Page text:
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Spellbound season 1





Kristin Smith

TV Series Review

Cece Parker-Jones lives, eats and breathes dance. 

Growing up, she attended a dance studio that encouraged her to move her body, to connect with the earth and to focus on movement as emotion. A whimsical dream. 

Unfortunately, the studio didn’t quite prepare 15-year-old Cece for the real world of dance. Or for her move to Paris after her acceptance into the prestigious Paris Opera Ballet School. 

Here, technique matters. Pointed flats matter. There’s no room for heartfelt, carefree movement, for bare feet or for dance as a form of emoting. No one cares. Especially not the rigid dance instructors. And their opinions matter. A lot. Especially this year.

Typically, only 16 students are admitted into the school, but after an administrative oversight, 26 show up on the first day. That’s 10 people too many. And the only way to make it fair is to have everyone re-audition for their slot.  

Cece is not ready. There’s no way she’s going to make it. In fact, she’s not really sure how she made it in the first place. 

Or, at least, that’s what she thinks. Until she goes back to her aunt Ginger’s home apothecary and finds a mysterious, family book full of spells. 

Turns out, Aunt Ginger is a witch–more commonly known as a Wizen in the magical world. So is Cece’s mom. And she cast a spell that allowed Cece to get into the ballet school without interference. 

The only trouble with that is that Cece will have to actually stay at the school, learn new dance moves, keep up with rigorous academics, balance her love interests and hide her newfound identity as the most powerful Wizen in the witch world. 

Oh, and she’ll have to ward off her magical enemies (known as The Mystics) who are on the prowl to rob Cece of her magical gifts by any means necessary. 

No pressure. 

I Put A Spell On You 

The world of witches, wizards and magical beings isn’t new to entertainment. Hello Bewitched, The Chilling Adventures of Sabrina or Harry Potter, to name a few. 

Hulu is adding to the collection with its latest series, Spellbound

This tween fantasy show comes from creators Jill Girling and Lori Mather and is a spin-off of Hulu’s Find Me In Paris. Both shows are set at the Paris Opera Ballet School, but in this go-round, time travel is replaced with magic. 

Cece is the show’s protagonist, of course, but she has a few core friends, some of whom know about her magic and others who don’t. And, after an accidental spell, Cece attracts the attention of her nemeses, The Mystics, and must learn to fight them off in subsequent episodes.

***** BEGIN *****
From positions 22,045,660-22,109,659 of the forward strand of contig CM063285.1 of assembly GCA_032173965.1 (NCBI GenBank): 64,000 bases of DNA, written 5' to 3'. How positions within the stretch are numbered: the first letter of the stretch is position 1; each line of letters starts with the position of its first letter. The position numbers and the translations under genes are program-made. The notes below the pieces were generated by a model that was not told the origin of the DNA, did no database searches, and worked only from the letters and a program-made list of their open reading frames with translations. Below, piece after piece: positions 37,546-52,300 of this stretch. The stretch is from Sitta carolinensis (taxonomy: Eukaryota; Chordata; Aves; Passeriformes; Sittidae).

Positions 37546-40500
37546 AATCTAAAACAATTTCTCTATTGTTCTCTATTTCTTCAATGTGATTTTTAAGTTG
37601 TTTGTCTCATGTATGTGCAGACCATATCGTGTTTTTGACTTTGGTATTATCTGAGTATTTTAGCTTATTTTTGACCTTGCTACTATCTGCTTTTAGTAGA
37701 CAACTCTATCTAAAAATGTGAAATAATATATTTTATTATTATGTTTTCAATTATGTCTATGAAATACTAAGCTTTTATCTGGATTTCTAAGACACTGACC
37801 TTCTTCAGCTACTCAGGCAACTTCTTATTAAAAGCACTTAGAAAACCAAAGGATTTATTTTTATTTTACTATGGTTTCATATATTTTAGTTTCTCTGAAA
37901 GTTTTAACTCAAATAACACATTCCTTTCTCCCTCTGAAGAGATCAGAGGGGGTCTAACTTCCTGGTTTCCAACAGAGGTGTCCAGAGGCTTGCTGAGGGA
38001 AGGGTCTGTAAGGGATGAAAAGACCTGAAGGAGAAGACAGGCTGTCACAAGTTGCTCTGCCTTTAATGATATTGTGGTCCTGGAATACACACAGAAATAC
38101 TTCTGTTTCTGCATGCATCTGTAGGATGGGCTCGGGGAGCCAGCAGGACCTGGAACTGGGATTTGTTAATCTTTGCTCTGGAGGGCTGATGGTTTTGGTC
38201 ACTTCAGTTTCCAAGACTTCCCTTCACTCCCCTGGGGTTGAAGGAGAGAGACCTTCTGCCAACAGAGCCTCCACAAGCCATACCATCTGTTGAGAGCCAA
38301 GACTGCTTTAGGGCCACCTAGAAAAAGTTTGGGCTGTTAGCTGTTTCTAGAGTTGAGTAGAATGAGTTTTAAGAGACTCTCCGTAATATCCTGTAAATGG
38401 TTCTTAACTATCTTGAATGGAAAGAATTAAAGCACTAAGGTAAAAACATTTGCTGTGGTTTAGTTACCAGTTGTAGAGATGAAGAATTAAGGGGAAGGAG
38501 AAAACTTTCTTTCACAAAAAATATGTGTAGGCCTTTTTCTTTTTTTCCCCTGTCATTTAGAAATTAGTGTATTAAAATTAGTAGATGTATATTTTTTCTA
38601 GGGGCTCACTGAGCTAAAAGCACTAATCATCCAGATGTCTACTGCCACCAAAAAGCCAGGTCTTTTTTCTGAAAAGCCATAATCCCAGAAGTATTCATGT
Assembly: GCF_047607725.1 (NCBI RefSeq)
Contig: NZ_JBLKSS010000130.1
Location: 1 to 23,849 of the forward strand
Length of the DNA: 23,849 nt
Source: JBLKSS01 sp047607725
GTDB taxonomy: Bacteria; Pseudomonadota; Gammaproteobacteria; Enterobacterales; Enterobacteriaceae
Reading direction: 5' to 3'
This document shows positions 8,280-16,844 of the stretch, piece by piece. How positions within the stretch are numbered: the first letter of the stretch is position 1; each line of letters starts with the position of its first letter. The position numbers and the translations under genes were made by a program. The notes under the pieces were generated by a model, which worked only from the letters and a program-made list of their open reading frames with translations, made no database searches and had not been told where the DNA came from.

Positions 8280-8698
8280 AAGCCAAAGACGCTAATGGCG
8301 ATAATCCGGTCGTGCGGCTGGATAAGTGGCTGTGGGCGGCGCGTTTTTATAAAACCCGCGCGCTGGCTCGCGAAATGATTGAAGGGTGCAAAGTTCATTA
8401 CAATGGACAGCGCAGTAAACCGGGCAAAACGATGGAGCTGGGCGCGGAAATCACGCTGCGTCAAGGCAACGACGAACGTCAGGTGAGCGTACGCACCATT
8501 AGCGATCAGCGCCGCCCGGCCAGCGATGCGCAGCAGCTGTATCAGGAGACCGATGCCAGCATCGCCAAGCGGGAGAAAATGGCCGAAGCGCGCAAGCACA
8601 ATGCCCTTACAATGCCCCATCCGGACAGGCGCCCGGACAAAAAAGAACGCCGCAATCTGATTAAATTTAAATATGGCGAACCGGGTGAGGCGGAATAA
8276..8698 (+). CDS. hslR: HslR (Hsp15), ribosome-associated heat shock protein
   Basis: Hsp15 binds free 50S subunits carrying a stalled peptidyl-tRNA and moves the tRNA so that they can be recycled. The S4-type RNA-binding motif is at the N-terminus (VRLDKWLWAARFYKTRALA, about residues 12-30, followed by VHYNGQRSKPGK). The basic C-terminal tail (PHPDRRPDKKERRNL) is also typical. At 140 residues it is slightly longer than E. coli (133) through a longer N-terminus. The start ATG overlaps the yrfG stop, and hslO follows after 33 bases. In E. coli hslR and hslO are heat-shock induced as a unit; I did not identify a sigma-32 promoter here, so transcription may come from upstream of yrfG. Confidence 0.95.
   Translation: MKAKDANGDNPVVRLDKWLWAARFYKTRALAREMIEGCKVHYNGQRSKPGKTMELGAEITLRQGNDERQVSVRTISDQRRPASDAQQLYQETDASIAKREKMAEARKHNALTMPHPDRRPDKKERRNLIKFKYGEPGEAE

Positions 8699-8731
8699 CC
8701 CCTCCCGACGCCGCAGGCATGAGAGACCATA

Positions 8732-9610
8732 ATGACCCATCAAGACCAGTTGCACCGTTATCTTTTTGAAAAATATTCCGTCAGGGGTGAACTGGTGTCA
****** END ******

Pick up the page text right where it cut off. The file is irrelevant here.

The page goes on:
Yes, there’s obviously magic at work here. It’s nothing too “dark,” at least not yet. But Cece is also a normal, loud teenager who loves to dance, flirts with many cute boys, as she says, and cares deeply about her friends. 

Unlike many teen- and tween-aimed shows, this one (at least judging from the first episode) doesn’t include much-if-any profanity or risque sexual behavior. A male character exudes feminine characteristics, but his sexuality isn’t discussed in the first episode either. 

If we’re ranking it on the same platform as HBOs Euphoria or The CW’s Riverdale, Spellbound is a comparatively “tame” show. But we’re judging from a small sample size so far. And no matter what, it most certainly has spiritual issues and other elements that parents will want to consider before letting their kids watch.

Episode Reviews

Aug. 31, 2023–S1, Ep1: “W Stands for Wizen”

Cece Parker-Jones gets accepted into the Paris Opera Ballet School but is thrown off when the instructors announce that everyone must re-audition to maintain there; Cece accidentally finds out that she’s a Wizen, the most powerful witch in the magical world.

Cece and her aunt Ginger cast magical spells, and they’re surrounded by magical potions within Ginger’s apothecary. A dark, magical force makes its way toward Cece, but she wards it off with her own powers. Ginger mentions that Cece accidentally burned down her elementary school using just her mind, a fact unbeknownst to Cece.

A male character acts effeminately. Cece flirts with a few different boys and seems a bit boy obsessed. Female ballerinas wear leotards.

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Kristin Smith

Kristin Smith joined the Plugged In team in 2017. Formerly a Spanish and English teacher, Kristin loves reading literature and eating authentic Mexican tacos. She and her husband, Eddy, love raising their children Judah and Selah. Kristin also has a deep affection for coffee, music, her dog (Cali) and cat (Aslan).

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